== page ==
So, on the morning of April 15, Simpson received a call from Bradley. He was to fly to Twelfth Army Group headquarters immediately. Bradley had something important to talk about, too important to discuss over the phone. When Simpson arrived at the airfield in Wiesbaden, Germany, the two generals shook hands and Bradley got right to the point: "You must stop on the Elbe. You are not to advance any farther in the direction of Berlin. I'm sorry Simp, but there it is."
"Where in the hell did you get this?" demanded Simpson.
"From Ike," said Bradley.
The Red Army would fight the battle for Berlin. Simpson was terribly disappointed. "I was heartbroken and got back on the plane in a kind of a daze," he wrote. "All I could think of was 'How am I going to tell my staff, my corps commanders and my troops?' Above all, how am I going to tell my troops?" After the war he wrote, "I really believe that the Ninth Army could have captured Berlin with little loss and well before the Russians reached the city."
The men on the front lines were as yet unaware of the summit level decisions that had already been made. On April 18, traveling toward the Elbe bridgehead with the 330th Infantry, which had been detached from the 83rd Division to mop up German resistance in the Harz Mountains, Bud Mueller wrote, "I hope this time we don't stop until we reach Berlin. The sooner we get there and finish them off the sooner this war will end." It wasn't long, however, before it became obvious that Berlin was no longer on the Ninth Army's agenda. Two weeks later, Mueller wrote home from the Barby sector that there was no longer any German shelling, so the infantry had challenged the medics to a Softball game, and beat them 15 to 2. "The game was honest too," Mueller joked, "because the chaplain was umpiring."
Soon there came a transfer of power. The 330th Infantry Regiment's after-action report for May 5, 1945, records that "Russian forces began movement toward the Elbe River to assume control of the bridgehead occupied by the Division.... F and I Companies, under the command of Major Allen, with orders to be out of the bridgehead by 0730 (6 May) remained ..., awaiting the Russians." By 9:00 Elbe bridgehead was firmly in Soviet hands.
By May 1, German resistance along the Ninth Army's front had almost completely ceased. In their outposts along the Elbe River, Simpson and his men settled into a mission of occupation and military government. The shooting war was over, and despite the disappointment of having to hold back and allow the forces of another flag to conquer Hitler's capital, it was good to be alive, to daydream about going home--and to take pride in a hard-fought contribution to victory and peace.
KEN S. MUELLER, a Cold War-era army and marine veteran, is the son of the late Betty and Private First Class Kenneth G. "Bud" Mueller. A professor of history and political science, he resides in Lafayette, Indiana, with his wife and two sons.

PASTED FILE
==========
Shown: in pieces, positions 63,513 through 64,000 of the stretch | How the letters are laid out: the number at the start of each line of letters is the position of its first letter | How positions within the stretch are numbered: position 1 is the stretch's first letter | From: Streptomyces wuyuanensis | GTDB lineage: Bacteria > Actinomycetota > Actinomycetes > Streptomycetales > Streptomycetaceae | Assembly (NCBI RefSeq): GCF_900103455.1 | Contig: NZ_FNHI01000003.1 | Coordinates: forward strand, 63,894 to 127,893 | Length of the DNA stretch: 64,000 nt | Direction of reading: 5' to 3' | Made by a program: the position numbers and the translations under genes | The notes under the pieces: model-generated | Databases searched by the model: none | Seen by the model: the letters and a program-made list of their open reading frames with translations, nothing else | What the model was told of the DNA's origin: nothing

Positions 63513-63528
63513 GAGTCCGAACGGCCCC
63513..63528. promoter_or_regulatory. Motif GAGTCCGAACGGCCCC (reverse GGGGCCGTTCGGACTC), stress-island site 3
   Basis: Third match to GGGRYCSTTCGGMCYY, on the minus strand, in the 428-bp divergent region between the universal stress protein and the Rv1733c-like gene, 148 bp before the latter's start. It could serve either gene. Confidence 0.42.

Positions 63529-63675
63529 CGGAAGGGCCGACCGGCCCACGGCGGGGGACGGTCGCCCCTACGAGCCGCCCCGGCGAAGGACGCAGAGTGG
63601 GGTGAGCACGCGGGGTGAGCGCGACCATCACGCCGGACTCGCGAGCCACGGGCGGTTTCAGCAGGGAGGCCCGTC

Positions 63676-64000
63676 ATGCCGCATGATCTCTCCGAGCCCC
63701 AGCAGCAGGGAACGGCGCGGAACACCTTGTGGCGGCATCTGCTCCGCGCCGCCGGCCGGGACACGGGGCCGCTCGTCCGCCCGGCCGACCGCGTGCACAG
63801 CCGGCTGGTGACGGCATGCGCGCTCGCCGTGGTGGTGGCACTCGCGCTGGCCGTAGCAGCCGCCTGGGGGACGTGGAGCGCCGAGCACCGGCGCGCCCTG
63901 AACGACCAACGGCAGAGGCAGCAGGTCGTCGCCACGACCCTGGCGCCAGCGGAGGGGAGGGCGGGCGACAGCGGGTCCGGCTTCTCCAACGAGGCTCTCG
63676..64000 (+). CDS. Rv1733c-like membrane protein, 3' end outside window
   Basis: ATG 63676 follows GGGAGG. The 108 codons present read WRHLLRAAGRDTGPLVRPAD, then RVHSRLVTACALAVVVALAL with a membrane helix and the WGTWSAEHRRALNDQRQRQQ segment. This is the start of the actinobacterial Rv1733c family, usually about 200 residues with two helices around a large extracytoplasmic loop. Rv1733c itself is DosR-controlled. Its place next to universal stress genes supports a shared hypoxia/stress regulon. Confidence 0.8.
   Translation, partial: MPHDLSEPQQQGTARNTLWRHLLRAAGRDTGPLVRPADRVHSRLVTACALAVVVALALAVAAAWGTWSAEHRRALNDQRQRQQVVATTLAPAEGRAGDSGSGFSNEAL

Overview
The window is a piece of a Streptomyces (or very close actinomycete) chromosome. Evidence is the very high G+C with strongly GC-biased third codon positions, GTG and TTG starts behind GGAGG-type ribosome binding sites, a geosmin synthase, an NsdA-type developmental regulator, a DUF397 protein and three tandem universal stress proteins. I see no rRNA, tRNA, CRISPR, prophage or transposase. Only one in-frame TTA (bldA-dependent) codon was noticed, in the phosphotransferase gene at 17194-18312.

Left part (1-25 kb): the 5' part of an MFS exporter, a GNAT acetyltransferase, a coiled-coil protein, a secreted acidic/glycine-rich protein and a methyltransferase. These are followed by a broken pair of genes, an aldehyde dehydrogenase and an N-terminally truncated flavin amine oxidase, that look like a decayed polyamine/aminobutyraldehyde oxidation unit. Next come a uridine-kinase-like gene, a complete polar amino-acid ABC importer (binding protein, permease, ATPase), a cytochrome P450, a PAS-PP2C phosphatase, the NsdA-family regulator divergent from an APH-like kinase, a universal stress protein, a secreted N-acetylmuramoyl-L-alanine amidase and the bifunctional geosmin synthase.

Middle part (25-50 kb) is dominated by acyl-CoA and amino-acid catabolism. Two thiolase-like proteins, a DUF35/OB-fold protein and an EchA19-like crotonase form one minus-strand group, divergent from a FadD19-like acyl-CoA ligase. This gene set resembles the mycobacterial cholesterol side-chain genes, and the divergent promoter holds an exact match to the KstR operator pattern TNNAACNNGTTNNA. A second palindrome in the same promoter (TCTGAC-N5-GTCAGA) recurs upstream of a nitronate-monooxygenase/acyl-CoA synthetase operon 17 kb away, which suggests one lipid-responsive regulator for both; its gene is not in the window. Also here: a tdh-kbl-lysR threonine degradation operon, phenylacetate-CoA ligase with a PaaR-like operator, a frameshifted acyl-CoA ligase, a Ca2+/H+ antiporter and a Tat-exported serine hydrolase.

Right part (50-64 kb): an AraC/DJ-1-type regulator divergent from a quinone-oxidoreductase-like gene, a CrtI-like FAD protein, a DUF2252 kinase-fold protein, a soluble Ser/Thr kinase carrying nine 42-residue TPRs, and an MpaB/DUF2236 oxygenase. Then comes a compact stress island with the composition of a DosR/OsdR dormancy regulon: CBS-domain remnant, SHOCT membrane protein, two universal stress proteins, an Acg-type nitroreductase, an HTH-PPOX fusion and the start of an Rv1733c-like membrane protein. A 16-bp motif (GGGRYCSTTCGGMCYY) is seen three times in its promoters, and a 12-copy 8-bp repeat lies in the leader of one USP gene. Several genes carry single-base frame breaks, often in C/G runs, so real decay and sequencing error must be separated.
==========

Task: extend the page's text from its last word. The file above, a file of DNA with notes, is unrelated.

Caption: Background: American assault boats are strewn alongside a demolished German bridge at Linnich, Germany, on February 23, 1945. Infantrymen of the US Ninth Army's XII Corps left the boats behind after using them to cross the Roer River that morning. By February 28, the entire Ninth Army would be across, ready to press on to the Rhine River and into the very heart of Nazi Germany. NATIONAL ARCHIVES
Caption: Above: Roer River water pours through the Schwammenauel Dam's sluices. As the Ninth Army approached in early February 1945, retreating Germans jammed the dam's valves open. Opposite, top: It took weeks for the resulting flood to subside. These 84th Division engineers are preparing to cross the Roer at Linnich on February 23. Opposite, center: Three days later, Ninth Army commander Lieutenant General William Simpson (right, facing camera) explored the far bank at Julich. With him is British Field Marshall Bernard Montgomery (center, facing camera).
Caption: Above: Perhaps it was the Adolf Hitler mustache that led a Signal Corps photographer to single out this POW, one of many the Ninth Army captured after it crossed the Roer. Opposite: More enemies awaited across the Rhine--Field Marshal Walter Model and his Army Group B.
Caption: Montgomery nixed a Ninth Army surprise crossing of the Rhine near Dusseldorf in early March 1945. But by the month's last week, Simpson finally had his whole army across. Here, over a temporary bridge on the Rhine, German POWs march west while US supply trucks head east behind the Ninth Army.
Caption: The Elbe River at Barby, Germany, seen from the air on April 24, 1945, shows signs that the Yanks have arrived--pontoon bridges, and barges hauling in supplies. The Ninth Army's 83rd Division had reached Barby on the 13th, and crossed easily. Berlin, the Nazi German capital, only about 100 miles away, was the next stop on the Americans' itinerary--or so they thought.
Caption: On April 10, tanks and infantry of the Ninth Army's 84th Division fight their way into Hanover, some 180 miles from Berlin, passing dead German troops along the road. The Ninth Army was on track to reach Berlin swiftly, and Simpson believed his men could take the city with relatively few losses. But a decision had already been made farther up the command chain: the Soviets would capture Berlin.
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|Title Annotation:||US Ninth Army during the Battle of Berlin|
|Author:||Mueller, Ken S.|
|Publication:||America in WWII|
|Date:||Dec 1, 2017|